As it turns out, Arik had come across that movie, just as his sister’s congregation in Sweden had been praying for God to prepare the ground in Arik’s heart for when she visited. In her wildest dreams Shoshi never imagined he would be so willing to take the giant leap. They spoke into the late hours of the night and Arik went to bed beyond elated.

Still, even with such a supernatural experience, the mind sometimes has a hard time catching up with the heart. When Arik woke up in the morning, his mind screamed in protest at the complete life change that following Yeshua would require. For years he had planned to move to New York with his youngest sister, and he just couldn’t give up that dream. And so, as planned, Arik broke up with Mona, his childhood sweetheart and bought a one-way ticket to NYC.

A New Man

“Nothing happened like I had imagined it would. I remember flying over the city before we landed and thinking it looked so… icky. My sister greeted me at the airport and took me straight to an underground club. This club was incredible and should have been the highlight of my life. But it was then I realized my old life was gone. I had no appetite for this lifestyle anymore. Suddenly, words like “clean” and “pure” became attractive to me. All I could think at this point was how I could get out of New York and go to Sweden to learn more about what I knew I believed—and then go back to Israel and marry Mona, the love of my life.”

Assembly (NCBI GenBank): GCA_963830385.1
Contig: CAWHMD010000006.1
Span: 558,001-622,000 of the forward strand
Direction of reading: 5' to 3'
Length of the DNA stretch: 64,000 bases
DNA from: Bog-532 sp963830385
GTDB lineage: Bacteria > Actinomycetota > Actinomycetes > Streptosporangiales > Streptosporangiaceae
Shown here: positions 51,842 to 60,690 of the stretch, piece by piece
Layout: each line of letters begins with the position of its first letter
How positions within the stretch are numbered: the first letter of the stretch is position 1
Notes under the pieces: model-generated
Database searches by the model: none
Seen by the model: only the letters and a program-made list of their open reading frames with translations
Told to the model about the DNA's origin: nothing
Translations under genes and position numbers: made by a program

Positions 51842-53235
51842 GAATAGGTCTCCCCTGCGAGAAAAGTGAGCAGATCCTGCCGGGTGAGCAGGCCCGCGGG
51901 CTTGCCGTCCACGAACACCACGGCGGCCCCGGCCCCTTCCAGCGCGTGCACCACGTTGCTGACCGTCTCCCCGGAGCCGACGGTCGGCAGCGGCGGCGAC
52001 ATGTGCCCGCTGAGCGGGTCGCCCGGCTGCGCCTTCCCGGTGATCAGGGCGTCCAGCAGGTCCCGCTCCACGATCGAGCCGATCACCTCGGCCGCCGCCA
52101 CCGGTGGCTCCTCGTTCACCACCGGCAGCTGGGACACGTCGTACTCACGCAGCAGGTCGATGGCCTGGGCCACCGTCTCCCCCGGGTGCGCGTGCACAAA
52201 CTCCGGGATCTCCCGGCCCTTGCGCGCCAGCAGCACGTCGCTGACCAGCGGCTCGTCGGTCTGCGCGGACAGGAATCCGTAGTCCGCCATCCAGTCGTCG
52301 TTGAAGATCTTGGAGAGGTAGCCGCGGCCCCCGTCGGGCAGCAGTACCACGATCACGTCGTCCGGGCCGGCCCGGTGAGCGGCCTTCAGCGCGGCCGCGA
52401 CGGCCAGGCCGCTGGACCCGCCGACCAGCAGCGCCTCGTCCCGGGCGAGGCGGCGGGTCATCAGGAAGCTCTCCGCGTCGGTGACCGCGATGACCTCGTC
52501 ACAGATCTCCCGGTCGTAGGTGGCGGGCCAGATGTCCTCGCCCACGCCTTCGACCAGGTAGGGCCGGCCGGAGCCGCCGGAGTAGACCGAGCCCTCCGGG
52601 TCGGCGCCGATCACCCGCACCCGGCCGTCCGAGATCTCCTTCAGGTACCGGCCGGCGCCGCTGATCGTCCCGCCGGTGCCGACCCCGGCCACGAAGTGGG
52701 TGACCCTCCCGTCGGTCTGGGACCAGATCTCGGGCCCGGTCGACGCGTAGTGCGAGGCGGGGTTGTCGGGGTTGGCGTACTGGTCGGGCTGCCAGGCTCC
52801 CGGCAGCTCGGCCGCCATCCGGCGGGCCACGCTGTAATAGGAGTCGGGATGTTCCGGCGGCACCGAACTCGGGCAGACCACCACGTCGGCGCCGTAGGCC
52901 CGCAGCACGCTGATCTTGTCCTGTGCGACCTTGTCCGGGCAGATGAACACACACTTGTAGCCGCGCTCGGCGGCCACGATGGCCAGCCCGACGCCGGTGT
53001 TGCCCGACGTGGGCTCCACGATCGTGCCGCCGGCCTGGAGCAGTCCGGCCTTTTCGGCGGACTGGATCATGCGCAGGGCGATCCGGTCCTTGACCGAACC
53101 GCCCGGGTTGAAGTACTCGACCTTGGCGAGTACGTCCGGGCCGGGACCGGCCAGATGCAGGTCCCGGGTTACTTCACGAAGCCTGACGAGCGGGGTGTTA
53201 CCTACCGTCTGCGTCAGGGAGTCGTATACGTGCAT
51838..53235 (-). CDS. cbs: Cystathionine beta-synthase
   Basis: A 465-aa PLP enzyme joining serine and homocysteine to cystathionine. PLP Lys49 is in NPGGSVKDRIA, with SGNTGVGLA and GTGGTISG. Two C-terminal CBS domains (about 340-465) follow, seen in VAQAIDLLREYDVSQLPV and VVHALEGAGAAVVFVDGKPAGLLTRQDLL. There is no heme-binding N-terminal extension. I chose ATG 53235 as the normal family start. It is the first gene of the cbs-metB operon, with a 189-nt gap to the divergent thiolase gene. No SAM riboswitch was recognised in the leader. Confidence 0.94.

From Sweden, Arik kept in touch as much as he could with Mona, and told her of his desire to commit to life together with her. He also shared about all the spiritual changes he was going through, though she didn’t understand any of what he was talking about. In her mind, she imagined Arik turning into a monk or a Catholic priest walking around with a big cross on his chest. She liked the idea of them getting married, but first, she would need to change him back into “a normal Jewish man.”

She wasn’t sure what would greet her at the airport when he arrived back home and braced herself for the shock of what this “changed man” would look like. But when the doors slid open at the airport exit, it was just him. He looked the same, though perhaps more stylishly dressed than when he left.